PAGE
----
At least if you are me it goes on everything!
This is a recipe for Traditional Pesto:
1 large bunch of basil, leaves only, washed and dried
3 medium cloves of garlic
one small handful of raw pine nuts
roughly 3/4 cup Parmesan, loosely packed and FRESHLY GRATED
A few tablespoons of extra-virgin olive oil
Start chopping the garlic along with about 1/3 of the basil leaves. Once this is loosely chopped add more basil, chop some more, add the rest of the basil, chop some more. I scrape and chop, gather and chop. At this point the basil and garlic should be a very fine mince. Add about half the pine nuts, chop. Add the rest of the pine nuts, chop. Add half of the Parmesan, chop. Add the rest of the Parmesan, and chop. In the end you want a chop so fine that you can press all the ingredients into a basil “cake” – see the photo up above. Transfer the pesto “cake” to a small bowl (not much bigger than the cake). Cover with a bit of olive oil, it doesn’t take much, just a few tablespoons.
You can set this aside or place it in the refrigerator until you are ready to use it. Just before serving give the pesto a quick stir to incorporate some of the oil into the basil. From 101 Cookbooks: How to make Pesto like an Italian Grandmother
But if you’ve read a few of my posts, or signed up and downloaded my Reboot-on-the-go Ebook, You may have figured out by now that I’m not always traditional and I’m not always one to follow a recipe ‘exactly’.
This weekend I topped off my Moringa Trees. What are Moringa you ask?
I’ll do a whole post on them, because they are incredibly nutritious, and so easy to grow – seriously, they will grow just about anywhere, indoors or out — and you can eat almost the whole thing! But for now, let me just point you to a good link. (but wait till you are done here to go check it out please!) I thought I knew a lot about Moringa, but this documentary is AWESOME!
And I had about 2 lbs of Moringa leaves to process. One of my favorite ways to use it is to make pesto. I also use it in salads or in anything that you can use green leafy’s in. Whatever is left gets dried for teas or to add to things in powder form.
But I digress.. I’ll write about Moringa in depth another time.
This is about PESTO!!!!
So Pesto is made traditionally with Basil, pine nuts and Parmesan cheese. But here is how I made mine, the one pictured at the beginning of this article.
I started with Walnuts and Cashews – probably between 1 1/2 to 2 cups mixed. I ground these down with a good quality olive oil and about 5 garlic cloves
Then I started adding handful after handful of moringa until the mixture thickened, and then thinned it with oil. I added the zest of a lemon and then the juice of that same lemon, some Himalayan salt, and a grind of pepper, then I added a bit more moringa until it turned into a very thick paste. (you just keep adding moringa and oil until it gets where you want it. Easy on the oil, just add a little at a time at this point.)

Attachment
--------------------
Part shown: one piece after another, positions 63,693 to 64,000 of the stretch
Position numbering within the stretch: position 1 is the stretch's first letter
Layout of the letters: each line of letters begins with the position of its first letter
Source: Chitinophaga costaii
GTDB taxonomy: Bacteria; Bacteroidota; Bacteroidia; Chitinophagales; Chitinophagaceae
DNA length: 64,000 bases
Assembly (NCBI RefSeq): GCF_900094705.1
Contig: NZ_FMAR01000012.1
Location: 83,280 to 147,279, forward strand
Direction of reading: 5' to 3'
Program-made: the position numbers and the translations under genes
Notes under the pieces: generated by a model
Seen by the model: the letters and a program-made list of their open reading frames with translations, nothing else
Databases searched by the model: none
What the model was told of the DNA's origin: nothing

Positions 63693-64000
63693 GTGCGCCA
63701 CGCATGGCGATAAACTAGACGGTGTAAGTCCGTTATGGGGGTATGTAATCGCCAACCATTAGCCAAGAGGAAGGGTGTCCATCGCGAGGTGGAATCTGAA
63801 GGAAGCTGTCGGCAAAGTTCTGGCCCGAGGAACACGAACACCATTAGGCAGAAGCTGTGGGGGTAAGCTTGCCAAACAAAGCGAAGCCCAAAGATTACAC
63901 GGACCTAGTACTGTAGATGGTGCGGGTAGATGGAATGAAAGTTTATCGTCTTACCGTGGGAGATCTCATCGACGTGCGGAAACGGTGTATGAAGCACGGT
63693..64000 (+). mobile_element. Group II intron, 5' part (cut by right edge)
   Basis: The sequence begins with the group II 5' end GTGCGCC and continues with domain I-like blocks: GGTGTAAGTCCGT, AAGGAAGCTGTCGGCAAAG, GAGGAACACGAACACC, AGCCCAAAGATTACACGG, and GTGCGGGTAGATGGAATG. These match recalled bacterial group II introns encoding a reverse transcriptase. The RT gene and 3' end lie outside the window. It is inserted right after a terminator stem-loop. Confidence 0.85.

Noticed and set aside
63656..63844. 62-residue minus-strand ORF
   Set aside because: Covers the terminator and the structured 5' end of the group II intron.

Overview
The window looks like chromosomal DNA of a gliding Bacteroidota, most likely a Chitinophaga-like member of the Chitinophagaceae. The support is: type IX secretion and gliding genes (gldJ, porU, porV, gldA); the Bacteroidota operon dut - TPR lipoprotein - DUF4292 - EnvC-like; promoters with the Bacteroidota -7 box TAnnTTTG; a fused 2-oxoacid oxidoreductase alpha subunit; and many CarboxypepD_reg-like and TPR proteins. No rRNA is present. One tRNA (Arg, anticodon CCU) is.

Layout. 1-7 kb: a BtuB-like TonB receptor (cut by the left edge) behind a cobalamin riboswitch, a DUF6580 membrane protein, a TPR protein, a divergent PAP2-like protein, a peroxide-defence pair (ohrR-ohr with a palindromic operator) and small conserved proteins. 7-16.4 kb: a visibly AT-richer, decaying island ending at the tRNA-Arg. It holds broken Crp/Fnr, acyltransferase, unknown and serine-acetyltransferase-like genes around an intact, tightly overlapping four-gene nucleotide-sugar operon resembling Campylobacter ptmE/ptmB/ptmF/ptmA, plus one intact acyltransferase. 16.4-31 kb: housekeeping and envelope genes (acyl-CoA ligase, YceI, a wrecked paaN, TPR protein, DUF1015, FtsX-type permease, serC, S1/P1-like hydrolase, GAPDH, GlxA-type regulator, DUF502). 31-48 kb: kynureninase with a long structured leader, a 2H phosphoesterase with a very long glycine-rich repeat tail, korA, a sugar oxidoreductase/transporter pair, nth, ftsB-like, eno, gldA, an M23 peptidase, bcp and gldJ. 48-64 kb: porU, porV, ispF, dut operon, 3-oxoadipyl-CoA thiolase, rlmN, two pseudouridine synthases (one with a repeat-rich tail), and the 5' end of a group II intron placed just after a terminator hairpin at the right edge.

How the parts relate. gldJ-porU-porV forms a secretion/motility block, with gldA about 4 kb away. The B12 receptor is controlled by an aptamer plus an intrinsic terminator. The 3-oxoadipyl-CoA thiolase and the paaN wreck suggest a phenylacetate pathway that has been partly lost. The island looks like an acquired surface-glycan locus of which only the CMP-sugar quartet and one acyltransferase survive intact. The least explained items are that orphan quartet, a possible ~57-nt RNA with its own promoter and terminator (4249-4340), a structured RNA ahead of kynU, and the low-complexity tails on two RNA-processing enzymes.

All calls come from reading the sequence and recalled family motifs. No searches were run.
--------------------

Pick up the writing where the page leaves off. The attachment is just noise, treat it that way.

I use it as a dip, as a spread, I eat it with a spoon! If putting it over gluten free pasta, I would thin it down with a little extra olive oil. – I add no cheese as I am dairy as well as gluten free, and I honestly don’t miss it.
So this is one type of pesto……….. how does that make 100+?
Look at the table below!
Pesto can be made with ANY combination of nuts, greens, the three ‘must haves’ a bit of acid and optional add ins.
So by combining one or more from the Nut column, with one or more from the Greens Column, Add the three must haves, throw in a little acid, and then if you desire, experiment with some extra add ins, you would surely be able to make well over 100 variations on pesto!
It is quick, it is easy and they are all healthy!
You are getting healthy Nuts which contain phyto-nutrients and healthy fat (you can sprout them first to make them even better for you) All the greens are excellent sources of nutrition. The olive oil is a healthy fat, Lemon and lime juice are great for you and your add ins can be extremely healthy also. — as long as you go light on the cheese!! But you know, I never miss it.
My second batch of Pesto that same day was made with Almonds, just a few walnuts, Basil, Cilantro, Moringa (since I had a TON of it still), Lemon, garlic, salt, pepper, and hemp. I added a bit too much oil in the process, so I set it in a strainer after it was done, and collected the now wonderfully flavored Olive Oil which we will use for a salad dressing base. Don’t ever throw things out! Even mistakes can make wonderful meals.